Cary Fagan began his career writing short stories before moving on to novels as well as numerous books for children. Yet he has never given up his love for the story form. Here are ten new stories whose characters are funny, serious, peculiar, and absorbing — as only Cary Fagan can write them.
In “The Floating Wife,” a woman looks back on the life of her husband, a retired judge whom she left after he refused to give up on his dream of being a magician.
In “Shit Box,” a young man exiled from the downtown arts scene adjusts to life in a suburban community of new immigrants.
A widow moves to New York to confront her late husband’s mistress in “The Brooklyn Revenge.”
In “My Life among the Apes,” a bank manager in a bad situation turns to his childhood obsession with Jane Goodall for inspiration.
“Lost at Sea” tells of a young couple who visit a furniture maker in searching for their true course.
A humble young waiter realizes his dream on an unusual New Year’s Eve in “The Little Underworld of Edison Wiese.”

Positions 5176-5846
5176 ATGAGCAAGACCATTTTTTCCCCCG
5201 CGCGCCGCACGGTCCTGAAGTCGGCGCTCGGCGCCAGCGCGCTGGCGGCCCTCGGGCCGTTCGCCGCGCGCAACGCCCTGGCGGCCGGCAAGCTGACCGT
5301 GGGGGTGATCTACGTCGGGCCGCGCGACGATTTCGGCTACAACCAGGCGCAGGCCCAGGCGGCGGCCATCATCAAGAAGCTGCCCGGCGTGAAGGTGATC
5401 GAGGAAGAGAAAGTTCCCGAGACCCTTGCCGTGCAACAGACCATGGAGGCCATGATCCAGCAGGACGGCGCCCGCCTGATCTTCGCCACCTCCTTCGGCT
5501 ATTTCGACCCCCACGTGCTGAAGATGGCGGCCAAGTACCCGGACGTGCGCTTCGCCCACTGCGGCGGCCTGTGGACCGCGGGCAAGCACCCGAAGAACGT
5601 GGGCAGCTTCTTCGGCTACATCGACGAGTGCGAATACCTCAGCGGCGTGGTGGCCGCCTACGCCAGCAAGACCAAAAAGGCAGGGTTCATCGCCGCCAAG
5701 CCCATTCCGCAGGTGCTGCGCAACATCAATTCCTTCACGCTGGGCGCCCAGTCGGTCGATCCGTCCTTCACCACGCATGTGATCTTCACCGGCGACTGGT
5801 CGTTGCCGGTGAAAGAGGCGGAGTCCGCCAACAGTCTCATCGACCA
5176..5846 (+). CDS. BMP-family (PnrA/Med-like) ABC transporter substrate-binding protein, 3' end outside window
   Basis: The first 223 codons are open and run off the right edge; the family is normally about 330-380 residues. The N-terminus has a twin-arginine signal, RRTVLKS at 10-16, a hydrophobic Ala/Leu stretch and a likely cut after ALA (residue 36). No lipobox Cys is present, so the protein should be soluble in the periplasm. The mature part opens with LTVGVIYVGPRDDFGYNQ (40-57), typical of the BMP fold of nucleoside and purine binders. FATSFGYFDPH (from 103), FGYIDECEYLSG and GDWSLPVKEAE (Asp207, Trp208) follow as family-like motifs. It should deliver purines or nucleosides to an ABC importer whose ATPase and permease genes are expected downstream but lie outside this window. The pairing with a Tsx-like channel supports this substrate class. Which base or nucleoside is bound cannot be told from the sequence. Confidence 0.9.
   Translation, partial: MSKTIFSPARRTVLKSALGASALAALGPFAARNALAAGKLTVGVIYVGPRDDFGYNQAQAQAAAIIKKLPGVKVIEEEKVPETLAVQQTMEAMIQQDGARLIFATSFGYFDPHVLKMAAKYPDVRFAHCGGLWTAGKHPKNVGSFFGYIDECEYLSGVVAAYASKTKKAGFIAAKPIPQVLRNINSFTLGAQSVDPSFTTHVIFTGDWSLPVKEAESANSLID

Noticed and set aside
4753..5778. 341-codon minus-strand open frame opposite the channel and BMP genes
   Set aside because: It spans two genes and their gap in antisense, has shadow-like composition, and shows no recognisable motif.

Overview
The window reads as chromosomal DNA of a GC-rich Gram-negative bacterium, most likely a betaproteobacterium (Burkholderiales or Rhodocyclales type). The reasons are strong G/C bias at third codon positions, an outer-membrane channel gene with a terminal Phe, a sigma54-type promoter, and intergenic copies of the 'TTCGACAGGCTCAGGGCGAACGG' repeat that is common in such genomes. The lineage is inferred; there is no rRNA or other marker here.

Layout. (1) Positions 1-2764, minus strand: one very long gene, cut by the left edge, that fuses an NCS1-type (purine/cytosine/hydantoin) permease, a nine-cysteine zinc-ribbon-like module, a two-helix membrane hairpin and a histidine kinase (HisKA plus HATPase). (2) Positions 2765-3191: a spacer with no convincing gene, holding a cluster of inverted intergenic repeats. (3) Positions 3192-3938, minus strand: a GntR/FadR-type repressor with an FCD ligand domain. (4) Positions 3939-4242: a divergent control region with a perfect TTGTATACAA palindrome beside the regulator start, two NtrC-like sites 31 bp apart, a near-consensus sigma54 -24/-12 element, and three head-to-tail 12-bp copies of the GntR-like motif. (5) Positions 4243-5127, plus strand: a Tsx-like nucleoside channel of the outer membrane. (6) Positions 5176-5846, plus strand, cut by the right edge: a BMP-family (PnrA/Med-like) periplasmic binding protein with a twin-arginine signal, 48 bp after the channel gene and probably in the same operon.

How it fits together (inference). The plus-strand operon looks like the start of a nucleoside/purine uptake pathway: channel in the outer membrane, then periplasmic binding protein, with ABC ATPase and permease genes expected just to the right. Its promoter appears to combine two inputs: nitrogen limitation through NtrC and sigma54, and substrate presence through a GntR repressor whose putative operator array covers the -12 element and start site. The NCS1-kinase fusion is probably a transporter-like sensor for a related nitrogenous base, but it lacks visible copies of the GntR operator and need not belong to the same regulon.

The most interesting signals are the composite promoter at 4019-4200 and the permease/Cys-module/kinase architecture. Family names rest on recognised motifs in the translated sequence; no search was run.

Covering a wide range of human experience with humour and grace, My Life among the Apes is a testament to Cary Fagan’s mastery of his craft.
“There is humour in these stories, pathos and great yarn telling. Remarkable narrative gifts. Thank you Mr. Fagan for such a fabulous Christmas/Hanukkah/birthday present.”
“Fagan writes plausible tales told from the perspective of believable and relatable narrators. In other words, if short stories are your thing and more notably even if they’re not, you can’t go wrong here.”
“The reading of these tales is a pleasurable experience and a reminder of what the sinews of short fiction are all about.”
“[Fagan] is gifted with a subtle, but still frequently unsettling, touch. His stories, which frequently consider Jewish identity, explore notions of pleasure and joy, displacement, and alienation as naturally occurring phenomena in his characters’ lives … In smooth, graceful prose, Fagan exposes the reader to men who chart their own unusual paths, rejecting societal definitions of success and failure.”
“The volume’s 10 stories are, without exception, splendid yarns, told with the practised ease of a natural storyteller.”